‘Unlevel’ the Playing Field to Gain a Competitive Advantage

Originally written for ABC’s Construction Executive – September 3, 2014

People generally want to compete on a level playing field in sports and in business. But when marketing a construction company, don’t strive to be equal to everyone else. Strive to stand out. One way a contractor can do this is by “unleveling” the playing field to its advantage. Of course, this does not mean cheating to win new business, which ruins reputations, and karma (or the law) always catches up.

Imagine playing football on a field that is angled at 15 degrees. Think how much easier it is for a team to run downhill for a touchdown, while the competition has to run uphill. That is what happens when a contractor positions the company to attract the right clients and employees. It becomes easy to succeed, while simultaneously making it harder for other businesses to compete.

Focus on what the company does best; it can be a highly specific trade or, more likely, working within specific industries. Prospective buyers are looking for experts in the field and will pay more to get access to the specialized knowledge these experts have to offer. Why? Because they want a “safe bet.”

However, most construction companies do not do a good job of telling prospective clients they are that safe bet. In fact, most construction companies stay generic and say vanilla things like, “We deliver projects on time and on budget.” Guess what? Everyone is stating that too as part of their pitch. If you weren’t on time and on budget, then you’d be out of business. That’s just the baseline.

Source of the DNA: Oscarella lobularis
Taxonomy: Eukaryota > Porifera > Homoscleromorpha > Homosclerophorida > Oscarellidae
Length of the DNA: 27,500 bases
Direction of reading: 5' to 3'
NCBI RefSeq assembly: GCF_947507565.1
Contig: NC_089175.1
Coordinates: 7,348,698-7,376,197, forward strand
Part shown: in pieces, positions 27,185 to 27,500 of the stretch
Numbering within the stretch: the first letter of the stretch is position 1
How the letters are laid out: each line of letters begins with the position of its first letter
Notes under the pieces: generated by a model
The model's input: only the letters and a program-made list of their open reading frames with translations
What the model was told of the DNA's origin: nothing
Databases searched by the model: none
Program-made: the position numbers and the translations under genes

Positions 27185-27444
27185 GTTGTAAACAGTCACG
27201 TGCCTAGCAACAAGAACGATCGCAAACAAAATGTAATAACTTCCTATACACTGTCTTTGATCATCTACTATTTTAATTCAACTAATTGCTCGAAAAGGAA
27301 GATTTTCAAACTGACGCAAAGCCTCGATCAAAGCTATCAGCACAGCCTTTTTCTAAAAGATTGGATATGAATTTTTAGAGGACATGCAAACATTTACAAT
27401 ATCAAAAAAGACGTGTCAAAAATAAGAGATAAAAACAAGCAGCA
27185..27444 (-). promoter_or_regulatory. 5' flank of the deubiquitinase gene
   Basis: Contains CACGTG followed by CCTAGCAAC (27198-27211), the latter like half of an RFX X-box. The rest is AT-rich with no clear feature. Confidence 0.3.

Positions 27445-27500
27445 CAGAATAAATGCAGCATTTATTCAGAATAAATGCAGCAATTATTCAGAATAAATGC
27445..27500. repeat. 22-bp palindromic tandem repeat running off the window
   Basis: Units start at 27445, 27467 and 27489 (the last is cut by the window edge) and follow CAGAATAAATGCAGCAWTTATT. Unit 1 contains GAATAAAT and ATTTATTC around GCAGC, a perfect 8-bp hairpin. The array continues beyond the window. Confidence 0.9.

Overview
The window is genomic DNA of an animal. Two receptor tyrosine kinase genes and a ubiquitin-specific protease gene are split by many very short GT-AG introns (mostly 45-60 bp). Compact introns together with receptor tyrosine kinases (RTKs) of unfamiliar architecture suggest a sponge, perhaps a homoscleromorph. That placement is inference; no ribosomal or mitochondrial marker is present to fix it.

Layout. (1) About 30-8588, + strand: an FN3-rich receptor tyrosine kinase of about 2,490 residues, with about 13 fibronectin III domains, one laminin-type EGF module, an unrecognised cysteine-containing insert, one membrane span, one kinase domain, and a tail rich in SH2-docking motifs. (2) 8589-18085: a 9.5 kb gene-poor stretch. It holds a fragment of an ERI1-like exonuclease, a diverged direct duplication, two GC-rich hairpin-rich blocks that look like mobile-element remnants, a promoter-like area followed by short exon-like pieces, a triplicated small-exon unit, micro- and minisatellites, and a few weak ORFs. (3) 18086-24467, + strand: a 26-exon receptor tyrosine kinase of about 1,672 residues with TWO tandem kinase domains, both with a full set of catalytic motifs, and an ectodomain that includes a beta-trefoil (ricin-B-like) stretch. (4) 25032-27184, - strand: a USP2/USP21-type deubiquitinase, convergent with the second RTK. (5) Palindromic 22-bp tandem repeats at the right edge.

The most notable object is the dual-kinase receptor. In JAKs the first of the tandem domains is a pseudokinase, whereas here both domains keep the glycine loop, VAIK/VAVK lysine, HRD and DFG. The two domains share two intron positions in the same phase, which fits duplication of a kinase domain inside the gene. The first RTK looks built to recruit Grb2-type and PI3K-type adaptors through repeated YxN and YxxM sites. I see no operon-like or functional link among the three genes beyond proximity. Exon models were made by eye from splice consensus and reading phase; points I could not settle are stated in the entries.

Clients want and need more specific information to help them decide to choose a company over others that claim to be as qualified and possible less costly. If no one offers them more, they settle for the lowest price, because price is the only thing that differentiates the dozens of construction companies bidding on their work.

As a buyer or decision-maker, wouldn’t something more specific like, “We renovate hospitals while keeping them open, and we minimize infections with our proprietary infection control methods,” sway your decision in that company’s favor?

Obviously, unless the prospective buyers work in hospitals, they’re probably not going to care much about medical industry specialization. In fact, the current new project pipeline probably includes retail developers, school board members, property managers, plant managers and other various prospects who have little or nothing to do with a medical specialty.

However, when a company focuses on specific markets, such as health care, this differentiation stands out to prospective clients. It makes one company the more attractive hire because it understands their needs without them having to teach you about things like infection control. Specialty knowledge is the reason a client will pay more for building out their project.

Focusing on a specialty also saves a company money because it reduces client acquisition costs by focusing on fewer prospects, joins fewer associations and acquires more projects it is specifically right for. Being focused also allows a company to invest in specialty equipment for meeting clients’ special needs, instead of needing a variety of equipment for every possible jobsite issue. This specialization benefit also pertains to employee training.

When company leaders know they can handle clients’ special needs, they can target a limited group for business development, narrow company training and procedures, and create design proposals to speak to prospective buyers’ specific concerns. This allows the contractor to easily charge more for the same amount of work while reducing overhead costs—something every construction executive values.